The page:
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Roman Stanek - The Serial Entrepreneur Taking Ideas to the Clouds

Dan Ginger Tuesday, 23 December 2014.

Roman Stanek, one of the founding Ariadne Capital investing members, was born during the Communist regime in former Czechslovakia. His entrepreneurial streak started early - shortly after graduating from the Czech Technical University in Prague, he began building businesses. Despite not having access to a computer at school, he distributed U.S. software in Eastern Europe – but with the rise of the internet and the ability to download software online, his business vanished. However the idea that trade links between Eastern Europe and the US were strengthening inspired Roman to pursue this line of business again.

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Image: Roman Stanek - Founder of GoodData

Roman started his first software company, NetBeans, in Prague in 1997. In just 18 months, they had 100,000 software downloads and Sun Microsystems soon bought the company for just over $10 million. Roman was quickly establishing another company, Systinet, based on web services. It grew to be a leading SOA governance platform and another of Roman's companies were acquired – this time by HP for $105 million.

Following a stint working for HP, Roman founded GoodData in 2008 to focus on an area that Roman strongly believes to be the most important emerging sector for businesses: cloud computing. GoodData provides a unique cloud analytics platform that drives business-changing understandings – allowing for business agility and improvement. Roman spoke to EntrepreneurCountry about his journey and gave insights into an expanding and emergent industry.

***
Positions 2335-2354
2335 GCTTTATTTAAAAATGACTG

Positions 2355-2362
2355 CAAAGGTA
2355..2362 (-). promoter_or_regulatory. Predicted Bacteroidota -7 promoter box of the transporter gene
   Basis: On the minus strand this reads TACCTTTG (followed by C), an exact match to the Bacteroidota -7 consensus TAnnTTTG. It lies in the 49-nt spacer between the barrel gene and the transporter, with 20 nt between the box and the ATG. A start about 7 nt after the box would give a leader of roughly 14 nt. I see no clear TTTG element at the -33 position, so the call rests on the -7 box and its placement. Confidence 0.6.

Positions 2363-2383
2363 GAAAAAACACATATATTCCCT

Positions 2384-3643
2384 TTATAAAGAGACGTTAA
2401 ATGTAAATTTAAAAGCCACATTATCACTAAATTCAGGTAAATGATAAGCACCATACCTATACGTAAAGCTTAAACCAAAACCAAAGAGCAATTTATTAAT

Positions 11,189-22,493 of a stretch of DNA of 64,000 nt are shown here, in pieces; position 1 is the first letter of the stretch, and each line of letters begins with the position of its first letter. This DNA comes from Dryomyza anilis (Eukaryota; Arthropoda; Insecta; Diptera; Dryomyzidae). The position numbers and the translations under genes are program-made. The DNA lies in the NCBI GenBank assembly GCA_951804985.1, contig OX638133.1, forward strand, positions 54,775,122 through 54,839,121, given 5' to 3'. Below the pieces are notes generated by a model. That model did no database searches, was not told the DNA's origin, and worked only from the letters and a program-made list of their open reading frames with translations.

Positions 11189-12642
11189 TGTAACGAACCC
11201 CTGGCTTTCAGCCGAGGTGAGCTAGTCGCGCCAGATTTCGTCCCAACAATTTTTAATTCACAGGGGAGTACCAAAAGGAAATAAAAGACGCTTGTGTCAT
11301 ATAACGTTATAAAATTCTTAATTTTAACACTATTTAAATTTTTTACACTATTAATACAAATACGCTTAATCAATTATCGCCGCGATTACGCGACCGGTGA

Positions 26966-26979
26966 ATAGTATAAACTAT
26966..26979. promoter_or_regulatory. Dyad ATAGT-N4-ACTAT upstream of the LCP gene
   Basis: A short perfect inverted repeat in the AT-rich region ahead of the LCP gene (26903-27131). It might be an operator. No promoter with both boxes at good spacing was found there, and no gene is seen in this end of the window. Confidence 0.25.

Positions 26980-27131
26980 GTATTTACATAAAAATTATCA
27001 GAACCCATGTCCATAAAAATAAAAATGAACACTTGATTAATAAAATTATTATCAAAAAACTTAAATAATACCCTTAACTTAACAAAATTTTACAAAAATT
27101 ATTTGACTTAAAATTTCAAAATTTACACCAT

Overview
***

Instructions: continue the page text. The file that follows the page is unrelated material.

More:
Have you always wanted to be an entrepreneur?

"Surprisingly, I started out interested in pursuing a degree in accounting. However, as I was introduced to technology, I saw the promise it held and the opportunities it afforded for international collaboration. I was convinced that the move to the digital sphere would accelerate world business growth. Once I began working in the technology sector, I was sucked in. The validation for successfully selling a product that carries significant business value is tremendous, so my approach has focused on maximizing that value for business users."

You are originally from the Czech Republic, what is the entrepreneurial ecosystem like?

"The age of the internet has created the possibility for those hard-working people with the right vision, execution, and team to become internationally successful entrepreneurs. This is true in the Czech Republic and the rest of Europe, South America, Asia, Australia and everywhere else. While in the Czech Republic it is a challenge to break out globally, the possibility of success is still apparent, with companies like GoodData, AVG, Avast and Seznam sticking out as key examples. Czech entrepreneurs and technologists work incredibly hard."

'Cloud' has become a buzzword recently and is becoming more and more prevalent in everyday lives - how do you think it is going to evolve over the next few years?

"The buzz around cloud technology is like that which developed around the invention of electricity as it transitioned from an individual endeavour to a community-wide service. At first, each company produced its own electricity by purchasing and maintaining generators that had to be kept up and serviced on a regular basis. The technology continued to evolve and the generators provided unreliable and expensive service. The move to relying on the public grid changed all that. People and companies no longer needed to rely on personal generators because instead they could pay a fee for more reliable electricity service from the grid.